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Great Bear Rainforest

We have been anticipating this trip for over a year; excited at the prospect of seeing a Spirit Bear and also excited to experience one of the most amazing wild places on earth. A 21-million acre wilderness teaming with salmon, humpback whales, black bears, grizzly bears, coastal wolves and the elusive Spirit Bear. There are about 200 Spirit Bears in this vast wilderness. Spirit Bears are Black Bears with a recessive gene that makes them white. According to the legend of the Kitasoo Native Peoples, "there was a time when the glaciers finally receded, and it was Raven who made everything green. Raven also decided to make one in ten black bears white, to remind them of the time when the world was white with snow and ice. Raven decided to set aside a special area of the world for these bears – now known as the Great Bear Rainforest. It was a remote paradise where the bears were to live in peace forever."

GBR is surreal and awe inspiring; one of the most beautiful places I have ever been. It stretches along 250 miles of coastal waters in British Columbia and is cut through with fjords and estuaries with waterfalls tumbling down the sides of mist-shrouded mountains.

We stayed at The Spirit Bear Lodge in Klemtu. It is small, inviting and a perfect place to experience the area. The local Kitasoo/Xai’xais First Nation's people own and operate the lodge and everyone was warm and welcoming. Every day, we set out in boats and then depending on where were were we would take zodiacs to shore for a bit of a hike or would stay on the zodiacs while working our way up a quiet estuary.

We were incredibly lucky; our first day we had dry skies, black bears and a Spirit Bear. And, living up to it's name; our spirit bear seemed to appear from a solid granite wall. It materialized from thin air; an apparition, a phantom, a little white bear with a presence that commanded our attention and admiration. He went on about his business; wandering around a bit, checking out the area and then set to fishing. The area has been in a drought this summer and the salmon run had just started. The Spirit Bear and black bears were taking advantage of the abundance of fish trying to make their way up the creek. We spent an enjoyable day watching bears and marveling at our luck to see a Spirit Bear right out of the gate.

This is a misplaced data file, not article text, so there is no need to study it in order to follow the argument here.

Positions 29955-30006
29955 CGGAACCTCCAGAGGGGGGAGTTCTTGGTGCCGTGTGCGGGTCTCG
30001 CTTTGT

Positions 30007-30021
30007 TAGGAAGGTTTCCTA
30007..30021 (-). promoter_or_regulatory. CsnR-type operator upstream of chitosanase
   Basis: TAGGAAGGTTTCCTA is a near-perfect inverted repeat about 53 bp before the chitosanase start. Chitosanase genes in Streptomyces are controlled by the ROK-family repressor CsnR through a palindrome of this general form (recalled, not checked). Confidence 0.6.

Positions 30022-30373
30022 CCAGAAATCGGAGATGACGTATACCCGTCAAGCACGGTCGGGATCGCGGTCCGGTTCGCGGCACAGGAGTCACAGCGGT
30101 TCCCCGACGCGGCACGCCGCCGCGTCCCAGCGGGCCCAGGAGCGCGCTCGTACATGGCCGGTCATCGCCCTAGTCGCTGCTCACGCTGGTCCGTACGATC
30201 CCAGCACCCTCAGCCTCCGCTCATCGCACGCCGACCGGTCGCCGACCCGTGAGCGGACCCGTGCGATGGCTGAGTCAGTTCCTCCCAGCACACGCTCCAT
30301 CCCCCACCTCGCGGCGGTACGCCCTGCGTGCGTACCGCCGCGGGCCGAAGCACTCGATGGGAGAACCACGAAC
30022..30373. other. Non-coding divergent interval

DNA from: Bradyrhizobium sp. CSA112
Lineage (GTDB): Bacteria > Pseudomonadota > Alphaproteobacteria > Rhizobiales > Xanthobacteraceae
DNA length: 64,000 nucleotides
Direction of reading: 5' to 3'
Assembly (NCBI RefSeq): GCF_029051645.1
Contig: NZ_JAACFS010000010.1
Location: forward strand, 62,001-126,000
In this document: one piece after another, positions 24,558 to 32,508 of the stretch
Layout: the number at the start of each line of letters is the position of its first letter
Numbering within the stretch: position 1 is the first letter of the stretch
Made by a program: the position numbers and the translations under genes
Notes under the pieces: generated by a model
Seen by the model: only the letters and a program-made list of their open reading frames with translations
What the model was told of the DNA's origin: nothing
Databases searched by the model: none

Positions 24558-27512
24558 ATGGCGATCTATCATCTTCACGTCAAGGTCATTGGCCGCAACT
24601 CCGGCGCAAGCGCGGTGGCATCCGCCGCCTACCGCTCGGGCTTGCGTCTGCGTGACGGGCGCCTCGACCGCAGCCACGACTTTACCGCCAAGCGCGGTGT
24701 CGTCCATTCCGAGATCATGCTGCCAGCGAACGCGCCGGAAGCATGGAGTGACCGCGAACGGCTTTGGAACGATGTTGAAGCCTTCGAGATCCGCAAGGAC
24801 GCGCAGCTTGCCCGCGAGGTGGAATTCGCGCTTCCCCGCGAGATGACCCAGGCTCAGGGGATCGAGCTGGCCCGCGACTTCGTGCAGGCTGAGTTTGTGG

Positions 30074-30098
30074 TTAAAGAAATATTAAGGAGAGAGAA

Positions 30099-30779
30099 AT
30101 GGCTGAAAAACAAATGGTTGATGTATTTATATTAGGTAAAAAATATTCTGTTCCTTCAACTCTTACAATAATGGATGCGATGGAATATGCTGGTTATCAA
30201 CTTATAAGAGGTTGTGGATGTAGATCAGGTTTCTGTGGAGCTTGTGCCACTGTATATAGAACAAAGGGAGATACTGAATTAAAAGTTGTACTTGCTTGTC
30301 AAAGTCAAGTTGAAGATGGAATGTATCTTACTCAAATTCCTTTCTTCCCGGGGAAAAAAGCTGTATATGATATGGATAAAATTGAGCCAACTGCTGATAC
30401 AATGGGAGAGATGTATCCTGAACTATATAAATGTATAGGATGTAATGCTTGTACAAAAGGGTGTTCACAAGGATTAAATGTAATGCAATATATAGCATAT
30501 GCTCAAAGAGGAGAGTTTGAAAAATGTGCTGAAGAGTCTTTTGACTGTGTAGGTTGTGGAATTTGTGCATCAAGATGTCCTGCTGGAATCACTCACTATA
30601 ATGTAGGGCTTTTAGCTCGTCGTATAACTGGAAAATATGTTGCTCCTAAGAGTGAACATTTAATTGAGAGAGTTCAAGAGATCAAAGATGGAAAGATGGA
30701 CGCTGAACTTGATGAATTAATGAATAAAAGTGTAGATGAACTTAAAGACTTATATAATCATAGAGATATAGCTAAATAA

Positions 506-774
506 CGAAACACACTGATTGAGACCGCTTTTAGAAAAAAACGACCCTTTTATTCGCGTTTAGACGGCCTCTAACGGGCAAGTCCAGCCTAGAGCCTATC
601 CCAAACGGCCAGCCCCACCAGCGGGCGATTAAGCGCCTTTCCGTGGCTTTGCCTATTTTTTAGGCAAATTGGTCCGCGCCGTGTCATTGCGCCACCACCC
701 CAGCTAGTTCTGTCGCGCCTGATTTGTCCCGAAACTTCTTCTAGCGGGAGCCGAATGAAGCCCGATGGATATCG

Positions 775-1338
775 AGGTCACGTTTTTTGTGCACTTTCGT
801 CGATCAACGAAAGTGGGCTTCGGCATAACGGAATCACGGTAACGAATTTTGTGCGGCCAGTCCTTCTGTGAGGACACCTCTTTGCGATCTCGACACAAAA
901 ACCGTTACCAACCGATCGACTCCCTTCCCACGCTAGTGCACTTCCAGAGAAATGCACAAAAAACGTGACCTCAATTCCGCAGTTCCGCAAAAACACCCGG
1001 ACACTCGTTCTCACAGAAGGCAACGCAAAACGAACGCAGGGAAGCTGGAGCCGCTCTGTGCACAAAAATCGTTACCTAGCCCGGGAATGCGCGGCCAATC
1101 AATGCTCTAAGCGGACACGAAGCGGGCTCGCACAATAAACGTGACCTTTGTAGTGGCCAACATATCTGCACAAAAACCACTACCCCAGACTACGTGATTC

Our luck of a dry day gave way to scattered rain the next day and then a deluge that lasted another three days straight. Mother nature making sure we remembered that we were in a Rainforest after all. And because of this, the lodge provides rain gear that you will definitely want to take advantage of if you don't have your own waterproof gear. Also, your camera equipment will take a beating (imaging sitting in your shower for several hours with your camera, you get the idea). The lodge is prepared and used to this, which was evident by the bag of rice we were given labeled "Electronic Rice. Not for cooking".

After spending our days in search of wildlife we came home to the lodge where we enjoyed appetizers, dinner, native songs sung by Kathleen, our front of house host and educational programs about the area. We were also treated to a trip to the Big House; based on traditional big houses for ceremonial and social gatherings.

We met wonderful people, had fantastic sightings and were not quite ready to leave when it was time to go home.

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